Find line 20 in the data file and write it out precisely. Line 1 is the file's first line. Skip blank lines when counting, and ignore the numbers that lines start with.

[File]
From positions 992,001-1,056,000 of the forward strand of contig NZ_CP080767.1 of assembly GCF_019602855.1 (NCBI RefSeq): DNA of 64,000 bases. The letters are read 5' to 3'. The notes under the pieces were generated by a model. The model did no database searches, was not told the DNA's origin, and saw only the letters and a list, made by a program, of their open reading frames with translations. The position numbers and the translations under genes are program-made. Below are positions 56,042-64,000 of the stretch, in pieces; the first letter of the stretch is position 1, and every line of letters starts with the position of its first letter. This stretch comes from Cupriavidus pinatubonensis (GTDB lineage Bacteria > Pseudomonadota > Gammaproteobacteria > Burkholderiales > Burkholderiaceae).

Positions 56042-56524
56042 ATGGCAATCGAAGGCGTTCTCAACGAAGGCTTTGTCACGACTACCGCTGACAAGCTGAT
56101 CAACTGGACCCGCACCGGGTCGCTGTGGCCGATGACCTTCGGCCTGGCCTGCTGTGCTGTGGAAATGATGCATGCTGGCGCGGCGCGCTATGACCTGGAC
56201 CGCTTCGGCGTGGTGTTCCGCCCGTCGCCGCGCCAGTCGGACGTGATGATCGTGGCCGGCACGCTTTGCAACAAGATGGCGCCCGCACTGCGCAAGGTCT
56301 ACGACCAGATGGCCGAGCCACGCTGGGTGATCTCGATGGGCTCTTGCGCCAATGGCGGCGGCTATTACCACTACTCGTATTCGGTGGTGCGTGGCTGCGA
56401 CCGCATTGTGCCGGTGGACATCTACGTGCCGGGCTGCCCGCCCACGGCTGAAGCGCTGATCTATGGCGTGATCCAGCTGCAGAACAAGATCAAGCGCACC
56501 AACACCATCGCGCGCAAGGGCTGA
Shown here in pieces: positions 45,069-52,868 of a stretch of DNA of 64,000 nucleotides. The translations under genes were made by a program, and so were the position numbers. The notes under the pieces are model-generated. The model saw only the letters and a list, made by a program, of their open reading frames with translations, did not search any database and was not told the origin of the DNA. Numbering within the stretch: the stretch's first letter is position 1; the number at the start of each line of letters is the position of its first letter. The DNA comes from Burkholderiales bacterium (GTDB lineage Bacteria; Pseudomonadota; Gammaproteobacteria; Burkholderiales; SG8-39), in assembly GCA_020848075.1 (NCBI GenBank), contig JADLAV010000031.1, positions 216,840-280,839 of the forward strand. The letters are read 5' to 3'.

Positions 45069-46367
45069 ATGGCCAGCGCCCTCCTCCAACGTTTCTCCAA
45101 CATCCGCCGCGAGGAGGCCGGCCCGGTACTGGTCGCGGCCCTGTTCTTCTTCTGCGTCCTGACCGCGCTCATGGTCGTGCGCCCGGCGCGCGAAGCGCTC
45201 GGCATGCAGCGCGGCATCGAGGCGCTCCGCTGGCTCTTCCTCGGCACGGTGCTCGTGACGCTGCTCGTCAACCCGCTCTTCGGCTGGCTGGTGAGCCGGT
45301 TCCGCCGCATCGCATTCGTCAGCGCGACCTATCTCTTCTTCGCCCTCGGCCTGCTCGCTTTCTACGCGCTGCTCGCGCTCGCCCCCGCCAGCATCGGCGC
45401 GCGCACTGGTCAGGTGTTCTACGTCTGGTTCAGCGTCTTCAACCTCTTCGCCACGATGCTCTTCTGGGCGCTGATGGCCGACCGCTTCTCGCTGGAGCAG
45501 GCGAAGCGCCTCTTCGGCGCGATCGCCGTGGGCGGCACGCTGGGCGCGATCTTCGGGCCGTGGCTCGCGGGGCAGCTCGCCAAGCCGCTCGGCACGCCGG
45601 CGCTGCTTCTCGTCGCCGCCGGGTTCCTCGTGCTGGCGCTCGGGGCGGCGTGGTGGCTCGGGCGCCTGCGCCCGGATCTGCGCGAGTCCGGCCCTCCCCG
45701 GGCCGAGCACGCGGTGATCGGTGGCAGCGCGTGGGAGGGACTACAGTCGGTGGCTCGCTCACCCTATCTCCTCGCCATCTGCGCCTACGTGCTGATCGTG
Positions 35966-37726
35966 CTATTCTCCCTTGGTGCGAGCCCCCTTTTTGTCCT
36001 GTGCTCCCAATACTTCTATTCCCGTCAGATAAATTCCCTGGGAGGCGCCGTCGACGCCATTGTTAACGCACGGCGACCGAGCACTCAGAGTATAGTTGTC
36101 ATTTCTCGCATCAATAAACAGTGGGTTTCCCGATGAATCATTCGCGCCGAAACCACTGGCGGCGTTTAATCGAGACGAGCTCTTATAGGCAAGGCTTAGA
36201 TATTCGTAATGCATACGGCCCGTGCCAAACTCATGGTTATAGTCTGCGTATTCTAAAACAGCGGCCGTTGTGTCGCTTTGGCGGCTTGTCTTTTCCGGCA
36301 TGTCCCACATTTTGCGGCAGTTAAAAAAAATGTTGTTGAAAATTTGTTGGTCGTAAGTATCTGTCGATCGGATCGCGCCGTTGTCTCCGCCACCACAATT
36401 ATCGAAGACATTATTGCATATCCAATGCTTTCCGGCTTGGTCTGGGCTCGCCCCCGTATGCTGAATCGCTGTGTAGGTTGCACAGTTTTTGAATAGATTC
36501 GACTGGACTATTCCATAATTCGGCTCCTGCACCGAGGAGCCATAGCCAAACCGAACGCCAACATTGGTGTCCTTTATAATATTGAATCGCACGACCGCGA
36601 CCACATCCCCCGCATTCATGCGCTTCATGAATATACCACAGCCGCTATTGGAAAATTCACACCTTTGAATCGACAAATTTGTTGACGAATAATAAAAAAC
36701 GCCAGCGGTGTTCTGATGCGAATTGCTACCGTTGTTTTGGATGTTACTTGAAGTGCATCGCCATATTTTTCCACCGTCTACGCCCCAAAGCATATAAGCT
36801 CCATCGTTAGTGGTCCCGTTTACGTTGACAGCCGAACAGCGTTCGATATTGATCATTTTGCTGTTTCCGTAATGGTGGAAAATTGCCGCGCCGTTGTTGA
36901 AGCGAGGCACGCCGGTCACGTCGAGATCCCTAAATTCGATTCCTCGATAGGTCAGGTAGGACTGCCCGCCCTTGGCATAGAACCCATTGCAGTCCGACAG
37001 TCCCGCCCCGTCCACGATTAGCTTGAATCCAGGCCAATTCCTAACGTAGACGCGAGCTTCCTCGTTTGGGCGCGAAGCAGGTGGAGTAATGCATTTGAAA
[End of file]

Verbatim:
35966 CTATTCTCCCTTGGTGCGAGCCCCCTTTTTGTCCT